information of whether or not a message is accepted.
 The content of the key management messages depends on the key
 management protocol that is used.  However, the content of such key
 management messages might be expected to be roughly as follows: the
 key management Initiator (e.g., the offerer) includes the key
 management data in a first message, containing the media description
 it should apply to.  This data in general consists of the security
 parameters (including key material) needed to secure the
 communication, together with the necessary authentication information
 (to ensure that the message is authentic).

Arkko, et al. Standards Track [Page 7] RFC 4567 Key Management Extensions for SDP and RTSP July 2006

 At the Responder's side, the key management protocol checks the
 validity of the key management message, together with the
 availability of the parameters offered, and then provides the key
 management data to be included in the answer.  This answer may
 typically authenticate the Responder to the Initiator, and also state
 if the initial offer was accepted or not.  Certain protocols might
 require the Responder to include a selection of the security
 parameters that he is willing to support.  Again, the actual content
 of such responses is dependent on the particular key management
 protocol.
 Section 7 describes a realization of the MIKEY protocol using these
 mechanisms.  Procedures to be used when mapping new key management
 protocols onto this framework are described in Section 6.

4.1. Use of SDP

 This section describes the processing rules for the different
 applications that use SDP for the key management.

4.1.1. General Processing

 The processing when SDP is used is slightly different according to
 the way SDP is transported, and if it uses an offer/answer or
 announcement.  The processing can be divided into four different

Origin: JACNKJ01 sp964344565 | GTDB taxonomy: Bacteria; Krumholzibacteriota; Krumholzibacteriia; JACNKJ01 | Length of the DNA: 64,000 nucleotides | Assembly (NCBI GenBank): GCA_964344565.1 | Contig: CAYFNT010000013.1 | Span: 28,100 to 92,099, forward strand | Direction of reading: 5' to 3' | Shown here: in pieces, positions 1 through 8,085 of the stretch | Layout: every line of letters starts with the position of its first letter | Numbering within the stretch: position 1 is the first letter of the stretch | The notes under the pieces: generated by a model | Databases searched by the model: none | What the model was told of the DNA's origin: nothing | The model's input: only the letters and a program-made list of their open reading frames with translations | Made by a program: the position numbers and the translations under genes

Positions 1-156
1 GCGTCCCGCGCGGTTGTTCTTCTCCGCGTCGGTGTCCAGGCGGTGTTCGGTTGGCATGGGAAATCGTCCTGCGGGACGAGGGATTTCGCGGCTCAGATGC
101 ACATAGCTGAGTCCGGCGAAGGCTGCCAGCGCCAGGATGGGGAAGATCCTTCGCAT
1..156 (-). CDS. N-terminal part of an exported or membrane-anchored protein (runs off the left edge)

steps:
 1) How to create the initial offer.
 2) How to handle a received offer.
 3) How to create an answer.
 4) How to handle a received answer.
 It should be noted that the last two steps may not always be
 applicable, as there are cases where an answer cannot or will not be
 sent back.
 The general processing for creating an initial offer SHALL follow the
 following actions:
  • The identifier of the key management protocol used MUST be placed

in the prtcl-id field of SDP. A table of legal protocols

   identifiers is maintained by IANA (see Section 9).

Arkko, et al. Standards Track [Page 8] RFC 4567 Key Management Extensions for SDP and RTSP July 2006

  • The keymgmt-data field MUST be created as follows: the key

management protocol MUST be used to create the key management

   message.  This message SHALL be base64 encoded [RFC3548] by the SDP
   application and then encapsulated in the keymgmt-data attribute.
   Note though that the semantics of the encapsulated message is
   dependent on the key management protocol that is used.
 The general processing for handling a received offer SHALL follow the
 following actions:
  • The key management protocol is identified according to the prtcl-id

field. A table of legal protocols identifiers is maintained by

   IANA (Section 9).
  • The key management data from the keymgmt-data field MUST be

extracted, base64 decoded to reconstruct the original message, and

   then passed to the key management protocol for processing.  Note
   that depending on key management protocol, some extra parameters
   might also be requested by the specific API, such as the
   source/destination network address/port(s) for the specified media
   (however, this will be implementation specific depending on the
   actual API).  The extra parameters that a key management protocol
   might need (other than the ones defined here) MUST be documented,
   describing their use, as well as the interaction of that key
   management protocol with SDP and RTSP.
  • If errors occur, or the key management offer is rejected, the

session SHALL be aborted. Possible error messages are dependent on

   the specific session establishment protocol.
 At this stage, the key management will have either accepted or
 rejected the offered parameters.  This MAY cause a response message
 to be generated, depending on the key management protocol and the
 application scenario.
 If an answer is to be generated, the following general actions SHALL
 be performed:
  • The identifier of the key management protocol used MUST be placed

in the prtcl-id field.

  • The keymgmt-data field MUST be created as follows. The key

management protocol MUST be used to create the key management

   message.  This message SHALL be base64 encoded [RFC3548] by the SDP
   application and then encapsulated in the keymgmt-data attribute.